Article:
Die Medaille zur Erinnerung an den 1. Oktober 1938

The Czech/Sudetenland Annexation Medal Instituted as a campaign medal on 18 October 1938.

The translation of the actual name of the medal is "The Medal to Commemorate 1 October 1938".

The Medal was awarded to all German (Sudeten) State officials and members of the Wehrmacht and SS who marched into the Sudetenland on 1 October 1938.  It was also awarded to occupying forces in Czechoslovakia on 15 March 1939.

Awarding of this medal ended on 1 December 1939.  

The medal is awarded in an envelope along with a certificate.  
It can be worn on the ribbon bar, or, when in dress uniform, worn as medal and ribbon on the medal bar.  

Refer to the Awards and Decorations Precedence Figure.

Approximately 1,162,617 medals were awarded.

Requirements are:
•    Marched into the Sudetenland during the Annexation
    or
•    Part of the occupying force in Czechoslovakia on 15 March 1939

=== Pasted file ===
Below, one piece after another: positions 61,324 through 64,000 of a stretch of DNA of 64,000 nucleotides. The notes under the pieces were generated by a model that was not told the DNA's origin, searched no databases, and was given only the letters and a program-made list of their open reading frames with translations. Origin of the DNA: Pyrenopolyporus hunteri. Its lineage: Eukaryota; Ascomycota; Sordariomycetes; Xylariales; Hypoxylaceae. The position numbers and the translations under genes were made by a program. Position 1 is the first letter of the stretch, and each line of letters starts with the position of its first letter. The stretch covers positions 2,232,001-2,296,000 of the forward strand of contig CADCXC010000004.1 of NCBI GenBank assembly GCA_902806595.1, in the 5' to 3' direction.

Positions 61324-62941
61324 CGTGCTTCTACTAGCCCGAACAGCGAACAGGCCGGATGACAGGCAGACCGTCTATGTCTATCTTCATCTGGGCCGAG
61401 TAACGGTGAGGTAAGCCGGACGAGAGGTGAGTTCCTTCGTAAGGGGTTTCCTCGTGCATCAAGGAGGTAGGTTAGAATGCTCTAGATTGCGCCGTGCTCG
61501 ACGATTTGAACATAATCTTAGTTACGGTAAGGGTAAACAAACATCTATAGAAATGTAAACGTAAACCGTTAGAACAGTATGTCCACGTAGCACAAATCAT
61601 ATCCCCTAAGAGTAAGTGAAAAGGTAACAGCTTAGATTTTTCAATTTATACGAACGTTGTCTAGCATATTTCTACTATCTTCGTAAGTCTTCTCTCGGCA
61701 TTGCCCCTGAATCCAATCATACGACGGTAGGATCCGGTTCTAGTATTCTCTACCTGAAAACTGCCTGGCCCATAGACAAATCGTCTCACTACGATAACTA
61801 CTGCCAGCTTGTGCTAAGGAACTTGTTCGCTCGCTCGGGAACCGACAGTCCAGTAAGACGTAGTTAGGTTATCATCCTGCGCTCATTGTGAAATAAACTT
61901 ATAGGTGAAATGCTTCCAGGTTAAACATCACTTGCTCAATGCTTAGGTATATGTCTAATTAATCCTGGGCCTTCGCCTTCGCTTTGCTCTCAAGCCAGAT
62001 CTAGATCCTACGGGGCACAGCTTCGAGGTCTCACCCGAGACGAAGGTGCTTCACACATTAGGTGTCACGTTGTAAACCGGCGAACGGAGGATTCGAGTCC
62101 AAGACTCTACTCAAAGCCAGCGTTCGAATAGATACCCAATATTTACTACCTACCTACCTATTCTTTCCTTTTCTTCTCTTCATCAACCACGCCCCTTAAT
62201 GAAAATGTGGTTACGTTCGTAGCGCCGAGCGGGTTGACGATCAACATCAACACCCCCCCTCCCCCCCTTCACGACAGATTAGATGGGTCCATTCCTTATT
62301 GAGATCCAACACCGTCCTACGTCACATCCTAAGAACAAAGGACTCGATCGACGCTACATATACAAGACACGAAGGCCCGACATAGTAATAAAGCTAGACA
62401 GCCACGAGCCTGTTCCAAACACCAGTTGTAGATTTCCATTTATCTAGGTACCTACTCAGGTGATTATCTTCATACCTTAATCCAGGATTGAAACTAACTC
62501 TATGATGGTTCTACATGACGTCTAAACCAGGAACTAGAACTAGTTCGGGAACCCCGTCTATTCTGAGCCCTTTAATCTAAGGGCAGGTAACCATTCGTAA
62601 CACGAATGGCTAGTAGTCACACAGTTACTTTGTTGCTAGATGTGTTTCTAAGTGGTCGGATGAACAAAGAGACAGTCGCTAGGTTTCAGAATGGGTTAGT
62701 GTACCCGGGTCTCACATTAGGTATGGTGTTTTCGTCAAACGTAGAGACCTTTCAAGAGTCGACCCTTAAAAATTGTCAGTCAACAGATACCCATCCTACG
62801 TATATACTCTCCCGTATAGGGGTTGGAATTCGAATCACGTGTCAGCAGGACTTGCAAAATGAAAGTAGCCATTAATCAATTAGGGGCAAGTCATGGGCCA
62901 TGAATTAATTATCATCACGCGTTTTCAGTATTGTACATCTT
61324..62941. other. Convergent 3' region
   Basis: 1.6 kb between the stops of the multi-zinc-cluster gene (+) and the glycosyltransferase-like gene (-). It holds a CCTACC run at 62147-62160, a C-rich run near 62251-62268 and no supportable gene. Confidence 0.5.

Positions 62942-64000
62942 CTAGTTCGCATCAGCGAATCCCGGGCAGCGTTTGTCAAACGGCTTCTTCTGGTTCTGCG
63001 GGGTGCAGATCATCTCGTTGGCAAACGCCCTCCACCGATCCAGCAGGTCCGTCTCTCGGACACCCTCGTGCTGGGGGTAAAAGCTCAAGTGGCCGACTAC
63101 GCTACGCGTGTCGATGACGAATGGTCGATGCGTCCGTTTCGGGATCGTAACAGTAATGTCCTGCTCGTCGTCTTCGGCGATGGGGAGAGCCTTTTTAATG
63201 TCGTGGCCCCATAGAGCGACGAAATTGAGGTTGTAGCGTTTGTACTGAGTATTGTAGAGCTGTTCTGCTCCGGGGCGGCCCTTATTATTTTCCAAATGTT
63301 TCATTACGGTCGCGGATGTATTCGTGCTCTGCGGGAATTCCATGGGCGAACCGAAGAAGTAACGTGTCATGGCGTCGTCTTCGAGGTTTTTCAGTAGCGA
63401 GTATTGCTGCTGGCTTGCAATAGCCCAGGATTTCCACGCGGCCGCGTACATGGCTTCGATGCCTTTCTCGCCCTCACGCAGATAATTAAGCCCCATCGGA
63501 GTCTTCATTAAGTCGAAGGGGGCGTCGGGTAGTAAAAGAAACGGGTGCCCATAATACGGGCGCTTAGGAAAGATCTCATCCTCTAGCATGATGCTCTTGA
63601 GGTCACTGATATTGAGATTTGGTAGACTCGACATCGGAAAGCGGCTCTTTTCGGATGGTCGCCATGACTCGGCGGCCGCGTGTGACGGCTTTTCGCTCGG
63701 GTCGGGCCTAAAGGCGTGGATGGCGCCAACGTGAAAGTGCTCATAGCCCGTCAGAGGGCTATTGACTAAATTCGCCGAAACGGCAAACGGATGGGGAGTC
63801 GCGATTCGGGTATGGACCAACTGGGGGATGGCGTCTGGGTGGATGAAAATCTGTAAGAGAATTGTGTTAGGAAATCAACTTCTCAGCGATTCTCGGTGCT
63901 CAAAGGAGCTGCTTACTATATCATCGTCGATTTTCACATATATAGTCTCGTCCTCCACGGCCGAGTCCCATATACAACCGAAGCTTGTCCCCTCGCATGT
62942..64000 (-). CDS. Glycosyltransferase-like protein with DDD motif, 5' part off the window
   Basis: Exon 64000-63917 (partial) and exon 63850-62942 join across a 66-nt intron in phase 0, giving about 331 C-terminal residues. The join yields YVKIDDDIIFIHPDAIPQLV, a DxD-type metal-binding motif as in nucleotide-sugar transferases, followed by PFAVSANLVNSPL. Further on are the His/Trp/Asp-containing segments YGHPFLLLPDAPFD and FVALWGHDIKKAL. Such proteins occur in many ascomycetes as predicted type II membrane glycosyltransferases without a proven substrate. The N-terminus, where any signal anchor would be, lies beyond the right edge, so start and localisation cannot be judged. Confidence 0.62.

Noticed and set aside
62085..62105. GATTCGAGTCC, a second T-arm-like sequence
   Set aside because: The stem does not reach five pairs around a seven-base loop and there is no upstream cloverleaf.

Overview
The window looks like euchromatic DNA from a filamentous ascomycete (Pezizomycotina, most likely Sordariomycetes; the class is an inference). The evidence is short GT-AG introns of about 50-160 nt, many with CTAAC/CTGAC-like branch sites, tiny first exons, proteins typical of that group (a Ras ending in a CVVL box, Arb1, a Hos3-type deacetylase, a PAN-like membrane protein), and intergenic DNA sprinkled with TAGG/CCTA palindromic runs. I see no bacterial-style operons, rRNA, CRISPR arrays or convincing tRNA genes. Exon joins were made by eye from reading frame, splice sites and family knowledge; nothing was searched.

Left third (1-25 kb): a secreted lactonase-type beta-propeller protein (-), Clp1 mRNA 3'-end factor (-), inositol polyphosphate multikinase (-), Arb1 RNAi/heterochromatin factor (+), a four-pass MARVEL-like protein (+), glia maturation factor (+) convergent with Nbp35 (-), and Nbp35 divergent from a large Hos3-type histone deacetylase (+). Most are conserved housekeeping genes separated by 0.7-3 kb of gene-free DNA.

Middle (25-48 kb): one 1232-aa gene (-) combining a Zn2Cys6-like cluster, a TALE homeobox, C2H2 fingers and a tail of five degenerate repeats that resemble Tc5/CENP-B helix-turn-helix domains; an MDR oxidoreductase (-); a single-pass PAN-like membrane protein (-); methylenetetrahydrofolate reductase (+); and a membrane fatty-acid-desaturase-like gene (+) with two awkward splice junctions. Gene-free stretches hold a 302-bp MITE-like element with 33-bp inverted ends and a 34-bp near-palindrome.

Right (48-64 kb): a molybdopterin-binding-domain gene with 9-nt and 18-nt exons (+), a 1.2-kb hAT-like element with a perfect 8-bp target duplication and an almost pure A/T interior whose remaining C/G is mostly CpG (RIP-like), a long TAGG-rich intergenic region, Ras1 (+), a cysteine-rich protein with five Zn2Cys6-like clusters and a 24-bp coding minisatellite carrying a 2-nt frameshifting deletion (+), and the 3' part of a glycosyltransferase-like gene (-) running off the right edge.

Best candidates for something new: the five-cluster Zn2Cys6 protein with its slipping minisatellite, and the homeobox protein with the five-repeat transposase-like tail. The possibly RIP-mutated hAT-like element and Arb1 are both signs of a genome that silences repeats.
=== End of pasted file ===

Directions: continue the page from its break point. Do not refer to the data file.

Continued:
352.ID requirements are:
•    600 ECPs
•    Less than 39 years old




Category B
Silesian Eagle
Schleischer Adler


Schleischer Adler

The Silesian Eagle was instituted as an award on 16 June 1919.

This award was designed for post World War I soldiers in the Freikorps, as an alternative to the Iron Cross
It came in two classes, like the Iron Cross, and requirements for both classes closely resembled that of the Iron Cross

The medal can be won on the left breast pocket, superseding all other medals except for the Iron Cross.
In dress uniform, the award can be worn as a medal and ribbon on the ribbon bar.

Requirements are:
•    Participated in the defense of Silesia
•    Act(s) of bravery above and beyond the call of duty

352.ID requirements are:
•    600 ECPs
•    Older than 40 years old



Category A
Memel Medal
Die Medaille zur Erinnerung an die Heimkerhr des Memllandes 22.März 1939


Die Medaille zur Erinnerung an die Heimkerhr des Memllandes 22.März 1939

Instituted on 1 May 1939.